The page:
|Title||Effect Sizes and Primary Outcomes in Large-Budget, Cardiovascular-Related Behavioral Randomized Controlled Trials Funded by NIH Since 1980.|
|Publication Type||Journal Article|
|Year of Publication||2015|
|Authors||Irvin, VL, Kaplan, RM|
|Journal||Annals of behavioral medicine : a publication of the Society of Behavioral Medicine|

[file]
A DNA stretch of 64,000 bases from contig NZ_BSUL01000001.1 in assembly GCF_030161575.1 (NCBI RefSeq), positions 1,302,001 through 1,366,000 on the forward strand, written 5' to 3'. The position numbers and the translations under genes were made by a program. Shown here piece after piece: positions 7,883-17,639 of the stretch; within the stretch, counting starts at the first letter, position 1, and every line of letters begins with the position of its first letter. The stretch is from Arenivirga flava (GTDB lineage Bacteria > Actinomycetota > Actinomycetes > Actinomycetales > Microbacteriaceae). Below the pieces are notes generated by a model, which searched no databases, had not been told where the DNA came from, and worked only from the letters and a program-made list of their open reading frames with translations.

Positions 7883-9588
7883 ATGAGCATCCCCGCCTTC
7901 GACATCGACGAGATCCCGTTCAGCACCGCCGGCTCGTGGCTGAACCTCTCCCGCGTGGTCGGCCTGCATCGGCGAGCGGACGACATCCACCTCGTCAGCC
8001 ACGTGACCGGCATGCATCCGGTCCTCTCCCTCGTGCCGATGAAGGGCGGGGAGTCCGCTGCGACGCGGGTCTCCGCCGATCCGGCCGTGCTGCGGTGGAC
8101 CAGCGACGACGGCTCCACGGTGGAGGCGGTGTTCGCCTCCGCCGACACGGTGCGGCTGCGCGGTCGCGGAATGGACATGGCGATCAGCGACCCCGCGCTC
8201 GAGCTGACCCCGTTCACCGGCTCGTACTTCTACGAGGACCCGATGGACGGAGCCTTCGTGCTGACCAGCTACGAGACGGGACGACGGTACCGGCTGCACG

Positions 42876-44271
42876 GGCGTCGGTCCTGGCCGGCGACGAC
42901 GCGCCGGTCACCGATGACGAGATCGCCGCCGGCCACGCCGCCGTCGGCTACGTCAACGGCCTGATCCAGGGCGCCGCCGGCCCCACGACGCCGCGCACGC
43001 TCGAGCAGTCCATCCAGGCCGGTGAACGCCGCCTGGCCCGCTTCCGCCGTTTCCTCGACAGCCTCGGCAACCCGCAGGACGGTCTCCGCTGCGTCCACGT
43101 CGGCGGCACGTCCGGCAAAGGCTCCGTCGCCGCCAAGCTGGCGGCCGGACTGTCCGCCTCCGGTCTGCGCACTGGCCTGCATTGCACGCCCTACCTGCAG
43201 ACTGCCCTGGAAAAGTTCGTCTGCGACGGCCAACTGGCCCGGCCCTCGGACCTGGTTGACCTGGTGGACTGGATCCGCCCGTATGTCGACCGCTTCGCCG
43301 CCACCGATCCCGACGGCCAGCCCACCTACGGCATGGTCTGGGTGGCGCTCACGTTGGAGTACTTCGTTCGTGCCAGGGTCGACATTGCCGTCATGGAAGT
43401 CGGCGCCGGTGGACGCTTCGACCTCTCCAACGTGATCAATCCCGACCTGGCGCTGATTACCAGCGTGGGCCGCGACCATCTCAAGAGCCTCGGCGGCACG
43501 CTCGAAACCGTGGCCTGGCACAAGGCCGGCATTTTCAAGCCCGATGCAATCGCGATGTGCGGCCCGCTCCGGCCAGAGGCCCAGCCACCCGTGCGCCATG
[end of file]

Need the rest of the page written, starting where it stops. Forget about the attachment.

PURPOSE: We reviewed large-budget, National Institutes of Health (NIH)-supported randomized controlled trials (RCTs) with behavioral interventions to assess (1) publication rates, (2) trial registration, (3) use of objective measures, (4) significant behavior and physiological change, and (5) effect sizes. METHODS: We identified large-budget grants (>$500,000/year) funded by NIH (National Heart Lung and Blood Institute (NHLBI) or National Institute of Diabetes & Digestive and Kidney Diseases (NIDDK)) for cardiovascular disease (dates January 1, 1980 to December 31, 2012). Among 106 grants that potentially met inclusion criteria, 20 studies were not published and 48 publications were excluded, leaving 38 publications for analysis. ClinicalTrials.gov abstracts were used to determine whether outcome measures had been pre-specified. RESULTS: Three fourths of trials were registered in ClinicalTrials.gov and all published pre-specified outcomes. Twenty-six trials reported a behavioral outcome with 81 % reporting significant improvements for the target behavior. Thirty-two trials reported a physiological outcome. All were objectively measured, and 81 % reported significant benefit. Seventeen trials reported morbidity outcomes, and seven reported a significant benefit. Nine trials assessed mortality, and all were null for this outcome. CONCLUSIONS: Behavioral trials complied with trial registration standards. Most reported a physiological benefit, but few documented morbidity or mortality benefits.